Delegates at the 2017 PEI CFOs & COOs Forum heard former Federal Reserve chairman Alan Greenspan give a keynote speech on whether the Trump administration can roll back the Dodd-Frank Act, and used the opportunity to talk about regulation and tax under the Trump administration, changes in their own roles and how to prepare for a Securities and Exchange Commission examination.
The Dodd-Frank Act has generally been a negative for the US economy, but scrapping it and starting from scratch will be very difficult, according to former Federal Reserve chairman Alan Greenspan.
Speaking at the Private Equity International CFOs & COO’s Forum in New York, Greenspan said it would be a “remarkable event” if incoming President Donald Trump repealed the act, given its density.
“The complexity of unwinding such regulation embedded in the system makes it nearly impossible. The Trump administration might take half of it down but I don’t think that’s enough,” he said.
He added one small positive aspect of the act is its increased capital requirements, and while he would eliminate all regulations to financial intermediaries, he would require they retain 20 percent of their capital.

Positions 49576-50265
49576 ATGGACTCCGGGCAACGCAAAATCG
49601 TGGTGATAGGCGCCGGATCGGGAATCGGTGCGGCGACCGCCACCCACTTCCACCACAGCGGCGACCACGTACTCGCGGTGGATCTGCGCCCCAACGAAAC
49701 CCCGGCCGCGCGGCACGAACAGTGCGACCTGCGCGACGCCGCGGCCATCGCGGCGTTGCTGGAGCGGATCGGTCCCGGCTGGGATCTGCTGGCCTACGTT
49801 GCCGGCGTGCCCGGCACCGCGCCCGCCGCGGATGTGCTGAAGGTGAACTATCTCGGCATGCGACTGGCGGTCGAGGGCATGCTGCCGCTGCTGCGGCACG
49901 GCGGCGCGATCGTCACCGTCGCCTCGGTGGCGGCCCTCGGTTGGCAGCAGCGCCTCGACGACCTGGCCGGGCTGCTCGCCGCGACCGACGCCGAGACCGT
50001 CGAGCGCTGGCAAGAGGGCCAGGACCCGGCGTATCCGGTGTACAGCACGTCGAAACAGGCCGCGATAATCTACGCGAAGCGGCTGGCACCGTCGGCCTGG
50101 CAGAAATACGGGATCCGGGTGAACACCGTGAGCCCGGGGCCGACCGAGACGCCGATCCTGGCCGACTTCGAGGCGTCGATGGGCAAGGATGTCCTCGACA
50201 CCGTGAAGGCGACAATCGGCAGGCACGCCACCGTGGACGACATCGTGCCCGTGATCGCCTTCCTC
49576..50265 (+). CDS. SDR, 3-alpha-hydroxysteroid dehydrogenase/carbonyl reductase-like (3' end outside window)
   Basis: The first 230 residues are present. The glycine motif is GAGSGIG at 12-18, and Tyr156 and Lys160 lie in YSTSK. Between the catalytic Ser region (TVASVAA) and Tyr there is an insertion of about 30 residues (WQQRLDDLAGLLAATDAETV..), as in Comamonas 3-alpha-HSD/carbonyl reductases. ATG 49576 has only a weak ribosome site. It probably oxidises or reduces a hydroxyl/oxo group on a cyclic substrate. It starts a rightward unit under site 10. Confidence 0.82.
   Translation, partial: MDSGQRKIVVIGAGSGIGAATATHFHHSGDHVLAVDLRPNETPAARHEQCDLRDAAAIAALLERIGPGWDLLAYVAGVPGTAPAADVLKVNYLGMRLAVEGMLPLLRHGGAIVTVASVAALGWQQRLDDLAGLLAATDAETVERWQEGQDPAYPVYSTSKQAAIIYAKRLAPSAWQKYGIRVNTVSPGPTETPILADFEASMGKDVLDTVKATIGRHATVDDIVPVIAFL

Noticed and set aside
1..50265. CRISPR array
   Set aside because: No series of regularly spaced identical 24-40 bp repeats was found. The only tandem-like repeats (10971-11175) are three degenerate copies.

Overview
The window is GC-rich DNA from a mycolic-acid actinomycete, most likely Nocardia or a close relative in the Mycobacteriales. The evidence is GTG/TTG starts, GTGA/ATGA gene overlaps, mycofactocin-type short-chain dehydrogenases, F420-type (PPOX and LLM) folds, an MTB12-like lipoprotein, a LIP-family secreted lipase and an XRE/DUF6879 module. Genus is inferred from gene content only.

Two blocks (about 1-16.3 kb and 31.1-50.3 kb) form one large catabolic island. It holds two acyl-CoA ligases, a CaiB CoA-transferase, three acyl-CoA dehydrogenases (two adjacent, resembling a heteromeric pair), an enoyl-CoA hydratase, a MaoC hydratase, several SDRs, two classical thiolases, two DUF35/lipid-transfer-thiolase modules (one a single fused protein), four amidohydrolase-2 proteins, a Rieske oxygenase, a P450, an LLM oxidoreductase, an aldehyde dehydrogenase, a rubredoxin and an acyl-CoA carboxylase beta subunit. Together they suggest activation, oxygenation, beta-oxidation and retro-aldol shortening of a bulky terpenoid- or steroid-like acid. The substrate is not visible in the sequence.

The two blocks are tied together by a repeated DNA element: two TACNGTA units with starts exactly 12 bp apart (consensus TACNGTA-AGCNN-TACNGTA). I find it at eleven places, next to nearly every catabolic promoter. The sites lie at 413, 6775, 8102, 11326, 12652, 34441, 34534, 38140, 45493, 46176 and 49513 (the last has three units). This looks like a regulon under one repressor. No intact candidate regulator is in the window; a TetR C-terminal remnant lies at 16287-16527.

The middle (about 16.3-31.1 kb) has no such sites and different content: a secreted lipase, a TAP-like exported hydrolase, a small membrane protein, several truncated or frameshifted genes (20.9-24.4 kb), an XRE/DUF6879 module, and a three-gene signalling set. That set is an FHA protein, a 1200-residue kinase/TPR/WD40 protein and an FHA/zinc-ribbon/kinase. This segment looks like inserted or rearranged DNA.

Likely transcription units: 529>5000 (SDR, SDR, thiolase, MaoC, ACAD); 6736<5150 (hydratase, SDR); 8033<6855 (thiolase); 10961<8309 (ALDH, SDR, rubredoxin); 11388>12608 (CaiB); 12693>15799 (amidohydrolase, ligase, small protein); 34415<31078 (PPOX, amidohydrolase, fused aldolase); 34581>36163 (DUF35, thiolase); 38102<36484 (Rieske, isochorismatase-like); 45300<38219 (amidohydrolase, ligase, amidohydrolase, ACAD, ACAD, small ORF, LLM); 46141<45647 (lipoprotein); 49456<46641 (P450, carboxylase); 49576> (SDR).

The majority – 86 percent – of delegates said they would like to see the act dismantled, but agreed it would be very difficult to achieve. “[Reforming the regulation] would be hard to do. A filibuster would be possible, but a full rollback is unrealistic,” a panelist said during a discussion on the impact of Donald Trump’s presidency on private equity.
Several chief financial officers participating in the forum’s discussions said that there might be small amendments to the act which would be favorable to the asset class, insofar as acknowledging the industry “had nothing to do with the global economic crisis.”
Greenspan, who once described private equity as the “investment vehicle of the 21st century,” was chairman of the Federal Reserve System between 1987 and 2006.
His five terms at the helm were unprecedented, and his influence over the economy unparalleled. On February 26, 2007, Greenspan forecast a possible recession in the US before or in early 2008. Stabilizing corporate profits are said to have influenced his comments. The following day, the Dow Jones Industrial Average decreased by 416 points, losing 3.3 percent of its value.